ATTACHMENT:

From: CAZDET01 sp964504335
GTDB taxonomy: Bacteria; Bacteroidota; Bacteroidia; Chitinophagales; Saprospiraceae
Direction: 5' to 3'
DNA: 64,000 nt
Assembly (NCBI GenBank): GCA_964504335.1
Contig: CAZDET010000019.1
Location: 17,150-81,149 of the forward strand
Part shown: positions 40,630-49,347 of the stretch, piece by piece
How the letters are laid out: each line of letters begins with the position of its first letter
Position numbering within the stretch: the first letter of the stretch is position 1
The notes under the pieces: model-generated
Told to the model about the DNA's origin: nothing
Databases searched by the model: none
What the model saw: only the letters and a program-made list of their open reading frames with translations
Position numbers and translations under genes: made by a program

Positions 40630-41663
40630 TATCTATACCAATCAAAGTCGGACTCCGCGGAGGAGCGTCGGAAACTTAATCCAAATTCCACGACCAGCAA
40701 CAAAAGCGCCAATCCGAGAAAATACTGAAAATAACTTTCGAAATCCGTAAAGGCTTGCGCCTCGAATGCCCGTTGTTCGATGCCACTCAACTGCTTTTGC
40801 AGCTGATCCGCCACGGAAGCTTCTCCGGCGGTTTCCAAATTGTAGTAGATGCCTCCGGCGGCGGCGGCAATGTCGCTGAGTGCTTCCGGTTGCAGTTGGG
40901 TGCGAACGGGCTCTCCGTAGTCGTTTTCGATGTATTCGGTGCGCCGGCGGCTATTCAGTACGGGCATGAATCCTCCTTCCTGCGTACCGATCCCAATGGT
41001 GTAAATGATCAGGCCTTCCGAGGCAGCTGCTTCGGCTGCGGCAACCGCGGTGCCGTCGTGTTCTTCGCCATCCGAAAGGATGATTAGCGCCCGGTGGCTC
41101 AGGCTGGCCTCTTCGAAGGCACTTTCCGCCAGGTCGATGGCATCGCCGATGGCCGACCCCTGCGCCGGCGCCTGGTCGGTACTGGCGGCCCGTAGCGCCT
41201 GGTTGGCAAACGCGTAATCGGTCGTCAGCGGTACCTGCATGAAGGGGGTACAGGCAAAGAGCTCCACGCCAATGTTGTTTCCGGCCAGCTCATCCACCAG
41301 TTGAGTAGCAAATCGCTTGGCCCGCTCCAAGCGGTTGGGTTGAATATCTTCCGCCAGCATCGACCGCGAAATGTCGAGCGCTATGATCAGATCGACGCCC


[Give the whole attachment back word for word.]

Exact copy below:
From: CAZDET01 sp964504335
GTDB taxonomy: Bacteria; Bacteroidota; Bacteroidia; Chitinophagales; Saprospiraceae
Direction: 5' to 3'
DNA: 64,000 nt
Assembly (NCBI GenBank): GCA_964504335.1
Contig: CAZDET010000019.1
Location: 17,150-81,149 of the forward strand
Part shown: positions 40,630-49,347 of the stretch, piece by piece
How the letters are laid out: each line of letters begins with the position of its first letter
Position numbering within the stretch: the first letter of the stretch is position 1
The notes under the pieces: model-generated
Told to the model about the DNA's origin: nothing
Databases searched by the model: none
What the model saw: only the letters and a program-made list of their open reading frames with translations
Position numbers and translations under genes: made by a program

Positions 40630-41663
40630 TATCTATACCAATCAAAGTCGGACTCCGCGGAGGAGCGTCGGAAACTTAATCCAAATTCCACGACCAGCAA
40701 CAAAAGCGCCAATCCGAGAAAATACTGAAAATAACTTTCGAAATCCGTAAAGGCTTGCGCCTCGAATGCCCGTTGTTCGATGCCACTCAACTGCTTTTGC
40801 AGCTGATCCGCCACGGAAGCTTCTCCGGCGGTTTCCAAATTGTAGTAGATGCCTCCGGCGGCGGCGGCAATGTCGCTGAGTGCTTCCGGTTGCAGTTGGG
40901 TGCGAACGGGCTCTCCGTAGTCGTTTTCGATGTATTCGGTGCGCCGGCGGCTATTCAGTACGGGCATGAATCCTCCTTCCTGCGTACCGATCCCAATGGT
41001 GTAAATGATCAGGCCTTCCGAGGCAGCTGCTTCGGCTGCGGCAACCGCGGTGCCGTCGTGTTCTTCGCCATCCGAAAGGATGATTAGCGCCCGGTGGCTC
41101 AGGCTGGCCTCTTCGAAGGCACTTTCCGCCAGGTCGATGGCATCGCCGATGGCCGACCCCTGCGCCGGCGCCTGGTCGGTACTGGCGGCCCGTAGCGCCT
41201 GGTTGGCAAACGCGTAATCGGTCGTCAGCGGTACCTGCATGAAGGGGGTACAGGCAAAGAGCTCCACGCCAATGTTGTTTCCGGCCAGCTCATCCACCAG
41301 TTGAGTAGCAAATCGCTTGGCCCGCTCCAAGCGGTTGGGTTGAATATCTTCCGCCAGCATCGACCGCGAAATGTCGAGCGCTATGATCAGATCGACGCCC